Arts Journalists on a Collective Blog

Arts Journal, which is using blogs quite effectively, has come up with a brilliant project–a 10-day topic-centered blog “exploring the future of BIG IDEAS in classical music”: Here’s the description by Douglas McLennan–

There was a time when great cities had multiple newspapers and culture was hashed out daily in the press, strongly-held opinions battling for the hearts and minds of readers. Today it’s rare for a city to have more than one or two outlets where culture can be publicly discussed, let alone prodded and pulled and challenged…

Our culture is the lesser for it, as critical opinions about art, music, theatre, and dance get squeezed, and public debates about culture in the print media grow fainter. That doesn’t mean there isn’t great writing about culture still to be found in print (there’s evidence of it every day in ArtsJournal). But the writing is one-way, and rarely do we see a good back-and-forth debate bubble up.

Now comes the internet, where a lively mob of voices has taken up discussions of culture, politics, and just about anything else you can think of. Daily, thousands of bloggers fire up their computers to register opinions, and one of the things that makes the best of them interesting is their willingness to engage in dialogues with their readers.

So what if we gathered up some of the best print critics and asked them to engage one another over an issue in a blog? Their opinions could be challenged, their ideas explained, and a lively debate might ensue.

That’s what we hope will happen over the next ten days in this “topic blog” exploring the future of Big Ideas in classical music. We’ve invited a dozen of the best American classical music critics:

Charles Ward of the Houston Chronicle
Scott Cantrell of the Dallas Morning News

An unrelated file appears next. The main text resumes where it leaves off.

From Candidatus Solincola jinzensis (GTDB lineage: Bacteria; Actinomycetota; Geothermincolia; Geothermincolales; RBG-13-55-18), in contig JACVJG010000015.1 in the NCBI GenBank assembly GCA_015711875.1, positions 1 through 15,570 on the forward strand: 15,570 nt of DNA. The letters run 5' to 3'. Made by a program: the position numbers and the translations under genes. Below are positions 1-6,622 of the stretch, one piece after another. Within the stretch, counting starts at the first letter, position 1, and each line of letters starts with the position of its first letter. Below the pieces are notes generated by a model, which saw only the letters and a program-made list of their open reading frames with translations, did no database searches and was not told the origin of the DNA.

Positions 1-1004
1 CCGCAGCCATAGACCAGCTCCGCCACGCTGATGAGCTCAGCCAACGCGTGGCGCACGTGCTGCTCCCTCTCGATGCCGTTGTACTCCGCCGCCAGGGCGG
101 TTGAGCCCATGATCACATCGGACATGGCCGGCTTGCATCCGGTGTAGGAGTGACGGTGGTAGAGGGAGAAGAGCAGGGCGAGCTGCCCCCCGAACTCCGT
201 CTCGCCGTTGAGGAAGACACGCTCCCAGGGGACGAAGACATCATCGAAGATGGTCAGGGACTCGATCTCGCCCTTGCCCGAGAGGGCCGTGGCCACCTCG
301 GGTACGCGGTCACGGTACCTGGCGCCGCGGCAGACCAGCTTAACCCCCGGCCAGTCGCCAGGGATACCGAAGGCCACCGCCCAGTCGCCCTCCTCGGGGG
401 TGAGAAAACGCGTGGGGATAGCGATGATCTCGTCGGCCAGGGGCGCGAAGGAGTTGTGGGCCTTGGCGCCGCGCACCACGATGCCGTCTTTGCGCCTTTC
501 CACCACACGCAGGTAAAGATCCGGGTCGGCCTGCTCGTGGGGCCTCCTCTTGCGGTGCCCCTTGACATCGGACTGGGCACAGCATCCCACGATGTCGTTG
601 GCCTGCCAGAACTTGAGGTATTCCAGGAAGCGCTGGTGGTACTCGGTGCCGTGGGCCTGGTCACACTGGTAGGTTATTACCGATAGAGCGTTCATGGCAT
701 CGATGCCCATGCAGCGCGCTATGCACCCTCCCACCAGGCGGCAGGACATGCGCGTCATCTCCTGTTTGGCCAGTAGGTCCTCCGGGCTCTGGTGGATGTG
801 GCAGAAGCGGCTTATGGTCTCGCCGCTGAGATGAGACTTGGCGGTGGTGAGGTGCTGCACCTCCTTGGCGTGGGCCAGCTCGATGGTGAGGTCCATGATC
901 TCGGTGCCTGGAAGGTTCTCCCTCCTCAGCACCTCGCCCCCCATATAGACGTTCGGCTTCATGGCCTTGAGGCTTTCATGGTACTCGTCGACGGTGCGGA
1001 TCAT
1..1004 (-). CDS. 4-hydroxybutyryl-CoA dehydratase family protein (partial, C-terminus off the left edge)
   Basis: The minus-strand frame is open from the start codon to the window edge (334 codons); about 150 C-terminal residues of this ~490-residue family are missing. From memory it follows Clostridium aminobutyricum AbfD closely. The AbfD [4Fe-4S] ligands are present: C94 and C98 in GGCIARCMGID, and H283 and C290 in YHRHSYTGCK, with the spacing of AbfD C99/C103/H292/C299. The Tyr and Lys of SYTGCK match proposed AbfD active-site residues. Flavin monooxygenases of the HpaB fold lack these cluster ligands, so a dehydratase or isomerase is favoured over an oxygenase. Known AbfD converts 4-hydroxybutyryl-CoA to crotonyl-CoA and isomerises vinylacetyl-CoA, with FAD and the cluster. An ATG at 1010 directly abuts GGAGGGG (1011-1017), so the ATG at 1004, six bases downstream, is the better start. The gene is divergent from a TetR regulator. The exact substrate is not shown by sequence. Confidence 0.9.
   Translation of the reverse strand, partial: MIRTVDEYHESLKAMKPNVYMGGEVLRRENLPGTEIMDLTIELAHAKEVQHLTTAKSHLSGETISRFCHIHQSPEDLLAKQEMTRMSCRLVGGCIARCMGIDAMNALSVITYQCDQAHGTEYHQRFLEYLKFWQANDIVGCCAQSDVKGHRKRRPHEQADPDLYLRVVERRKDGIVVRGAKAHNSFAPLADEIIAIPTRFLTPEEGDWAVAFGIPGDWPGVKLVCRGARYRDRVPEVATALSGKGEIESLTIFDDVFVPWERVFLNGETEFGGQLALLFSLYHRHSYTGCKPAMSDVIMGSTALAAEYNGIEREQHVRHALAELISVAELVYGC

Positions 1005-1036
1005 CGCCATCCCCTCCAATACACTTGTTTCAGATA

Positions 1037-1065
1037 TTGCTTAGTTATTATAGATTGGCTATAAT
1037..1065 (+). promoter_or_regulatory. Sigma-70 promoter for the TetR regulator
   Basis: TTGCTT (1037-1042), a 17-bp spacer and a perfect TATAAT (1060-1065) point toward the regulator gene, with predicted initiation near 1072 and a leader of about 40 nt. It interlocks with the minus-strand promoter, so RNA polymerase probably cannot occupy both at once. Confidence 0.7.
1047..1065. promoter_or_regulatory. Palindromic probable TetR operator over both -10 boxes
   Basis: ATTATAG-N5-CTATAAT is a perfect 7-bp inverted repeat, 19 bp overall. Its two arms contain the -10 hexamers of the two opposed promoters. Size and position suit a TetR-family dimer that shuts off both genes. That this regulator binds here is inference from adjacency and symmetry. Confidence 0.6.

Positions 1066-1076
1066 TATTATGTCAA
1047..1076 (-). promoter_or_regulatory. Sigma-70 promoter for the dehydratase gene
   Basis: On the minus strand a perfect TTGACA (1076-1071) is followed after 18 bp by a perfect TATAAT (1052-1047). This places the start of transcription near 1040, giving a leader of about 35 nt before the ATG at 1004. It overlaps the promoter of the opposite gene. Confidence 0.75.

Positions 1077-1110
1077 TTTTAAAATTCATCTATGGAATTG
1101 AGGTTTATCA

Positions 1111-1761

Kyle Gann of the Village Voice
Justin Davidson of Newsday
John Rockwell of The New York Times
Andrew Druckenbrod of the Pittsburgh Post-Gazette
Greg Sandow of The Wall Street Journal
Wynne Delacoma of the Chicago Sun-Times
John von Rhein of the Chicago Tribune
Kyle MacMillan of the Denver Post
Alex Ross of The New Yorker
Joshua Kosman of the San Francisco Chronicle

I’m all for this kind of dialogue. And it’s beautifully organized and posted on the blog. Two aspects of this dialogue I particularly like: one, that they’ve invited the public in to make comments (and some of these additions have thus far been as interesting as the journalists’ take on the topic; and two, that they plan to extend the conversation by concluding it with a f2f discussion at the Aspen Arts Festival. Will there be bloggers in the audience? Will it be live-blogged?–they’ll have to be mobloggers, I believe from the sounds of the tent locale.

This is just the kind of experiment I want to carry out on my new Arts Writing Course Blog–right now it’s bare bones, but I plan to make it look and act more like a ‘zine than the previous version did. Nice work by Douglas McLennan and crew!

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